A RETURN TO TRIUMPH
They say that when trying to inspire the early Apple employees in charge of designing the plastic mold that would serve as the Apple II’s case, Steve Jobs showed them a favourite kitchen appliance. What a tragedy. It’s a cruel fate to have probably the single most influential person in product design of the last half century inspired by nineteen-seventies’ blenders. Instead of steering the world into a magical era of rugged, bulletproof designs that are military grade, last forever and look cool as hell to boot, we are headed for a world that looks like I, Robot. Not Johnny Mnemonic, not Blade Runner. I-fucking-Robot. Why couldn’t have Steve Jobs ridden a Triumph motorcycle?
If that’s not the coolest motorycycle you’ve ever seen, you’re doing it wrong. And your friends probably hate you.
As someone who has only an extremely marginal impact on the aesthetic flavour of the world, I find it frustrating that so many people are unable to embrace that kind of rugged perfection, but instead insist on blindly perpetuating the myth that post-modern inspired design should hold any place in visions of the future. And don’t tell me you actually like that style of design because you’re lying and you have no soul.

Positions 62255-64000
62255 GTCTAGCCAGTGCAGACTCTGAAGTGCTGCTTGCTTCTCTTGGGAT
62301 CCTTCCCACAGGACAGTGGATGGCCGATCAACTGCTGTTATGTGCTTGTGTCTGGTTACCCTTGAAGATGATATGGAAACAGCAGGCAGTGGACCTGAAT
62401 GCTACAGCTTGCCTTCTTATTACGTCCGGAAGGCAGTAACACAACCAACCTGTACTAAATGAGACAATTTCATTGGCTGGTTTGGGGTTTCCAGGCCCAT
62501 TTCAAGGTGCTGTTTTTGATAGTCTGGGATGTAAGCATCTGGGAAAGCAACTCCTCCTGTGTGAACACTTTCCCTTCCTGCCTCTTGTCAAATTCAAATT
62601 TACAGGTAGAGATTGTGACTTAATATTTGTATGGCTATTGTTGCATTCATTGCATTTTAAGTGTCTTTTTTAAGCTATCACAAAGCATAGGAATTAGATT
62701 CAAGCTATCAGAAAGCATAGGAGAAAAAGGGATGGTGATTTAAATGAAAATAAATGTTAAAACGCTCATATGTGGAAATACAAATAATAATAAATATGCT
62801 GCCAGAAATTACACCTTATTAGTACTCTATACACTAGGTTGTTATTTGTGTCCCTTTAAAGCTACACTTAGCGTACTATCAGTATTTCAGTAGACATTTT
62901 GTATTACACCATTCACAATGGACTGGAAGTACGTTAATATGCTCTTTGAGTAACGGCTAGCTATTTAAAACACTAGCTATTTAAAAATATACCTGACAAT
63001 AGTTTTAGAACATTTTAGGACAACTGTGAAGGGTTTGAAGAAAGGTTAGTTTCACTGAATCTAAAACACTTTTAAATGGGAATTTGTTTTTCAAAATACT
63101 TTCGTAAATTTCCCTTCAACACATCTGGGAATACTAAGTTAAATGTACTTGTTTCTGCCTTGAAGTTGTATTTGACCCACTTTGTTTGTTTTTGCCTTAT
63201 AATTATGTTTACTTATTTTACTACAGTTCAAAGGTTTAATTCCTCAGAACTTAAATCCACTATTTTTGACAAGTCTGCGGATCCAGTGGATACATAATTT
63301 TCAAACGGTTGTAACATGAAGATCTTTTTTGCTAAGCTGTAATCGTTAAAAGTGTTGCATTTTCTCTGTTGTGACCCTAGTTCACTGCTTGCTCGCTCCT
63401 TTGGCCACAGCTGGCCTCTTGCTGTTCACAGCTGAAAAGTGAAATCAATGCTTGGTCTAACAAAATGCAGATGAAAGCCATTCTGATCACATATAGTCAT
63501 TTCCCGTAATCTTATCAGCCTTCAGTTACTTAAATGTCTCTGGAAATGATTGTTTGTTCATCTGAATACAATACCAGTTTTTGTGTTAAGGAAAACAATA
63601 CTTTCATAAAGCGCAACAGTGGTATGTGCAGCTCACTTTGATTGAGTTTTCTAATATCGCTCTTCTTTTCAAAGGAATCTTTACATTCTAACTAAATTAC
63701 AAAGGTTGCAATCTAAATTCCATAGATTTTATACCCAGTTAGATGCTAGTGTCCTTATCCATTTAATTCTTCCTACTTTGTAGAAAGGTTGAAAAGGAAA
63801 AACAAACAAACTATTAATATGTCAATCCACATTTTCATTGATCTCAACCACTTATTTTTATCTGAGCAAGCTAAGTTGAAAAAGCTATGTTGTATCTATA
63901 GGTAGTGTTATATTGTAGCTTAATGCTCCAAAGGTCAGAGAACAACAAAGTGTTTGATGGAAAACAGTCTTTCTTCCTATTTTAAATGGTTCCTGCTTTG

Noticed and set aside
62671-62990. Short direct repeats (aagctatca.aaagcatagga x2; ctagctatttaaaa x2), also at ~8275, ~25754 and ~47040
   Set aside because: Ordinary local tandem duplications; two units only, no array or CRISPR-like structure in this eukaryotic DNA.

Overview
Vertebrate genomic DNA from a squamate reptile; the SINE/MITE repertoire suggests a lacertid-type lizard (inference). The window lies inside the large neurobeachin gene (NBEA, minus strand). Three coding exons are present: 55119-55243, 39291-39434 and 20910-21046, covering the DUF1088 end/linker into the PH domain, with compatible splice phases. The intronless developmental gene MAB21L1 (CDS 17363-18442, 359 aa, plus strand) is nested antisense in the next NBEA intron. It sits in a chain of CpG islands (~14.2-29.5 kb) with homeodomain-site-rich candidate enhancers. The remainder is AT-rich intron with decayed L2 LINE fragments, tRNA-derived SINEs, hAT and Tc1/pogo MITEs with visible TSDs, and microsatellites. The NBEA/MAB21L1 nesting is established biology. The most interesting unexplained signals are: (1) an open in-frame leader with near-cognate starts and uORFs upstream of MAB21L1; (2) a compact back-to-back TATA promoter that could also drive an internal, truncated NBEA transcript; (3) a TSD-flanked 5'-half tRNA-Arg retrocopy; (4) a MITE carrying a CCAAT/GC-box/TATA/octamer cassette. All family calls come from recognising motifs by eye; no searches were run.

I’m not a fan of militarism or war or any of that stuff, but I am a fan of military design. Military design is the quintessential example of form following function. Not only that, but form following flawless function. The only thing that matters when it comes to military design is that it works and works well. If it doesn’t, people die and your team loses. If the planet focused more on functional design—both in a fundamental and aesthetic sense—maybe we’d function better as people and as a society. Instead we are more focused on making shit look like blenders, and most of the things we create hardly perform their intended function. But by god, they have sleek edges. The dysfunction of design is mirrored at every point on the spectrum, including from the perspective of society as a whole. A stretch? For the purposes of this article, no it is not.
No more dysfunctional design. From now on let’s let flawless function truly speak for itself. Here’s to a return to Triumph. Motorcycles, that is.
Addendum: I don’t really know what I’m talking about in regards to product design, I just wanted to make a controversial article that would drive some traffic. *snee snee*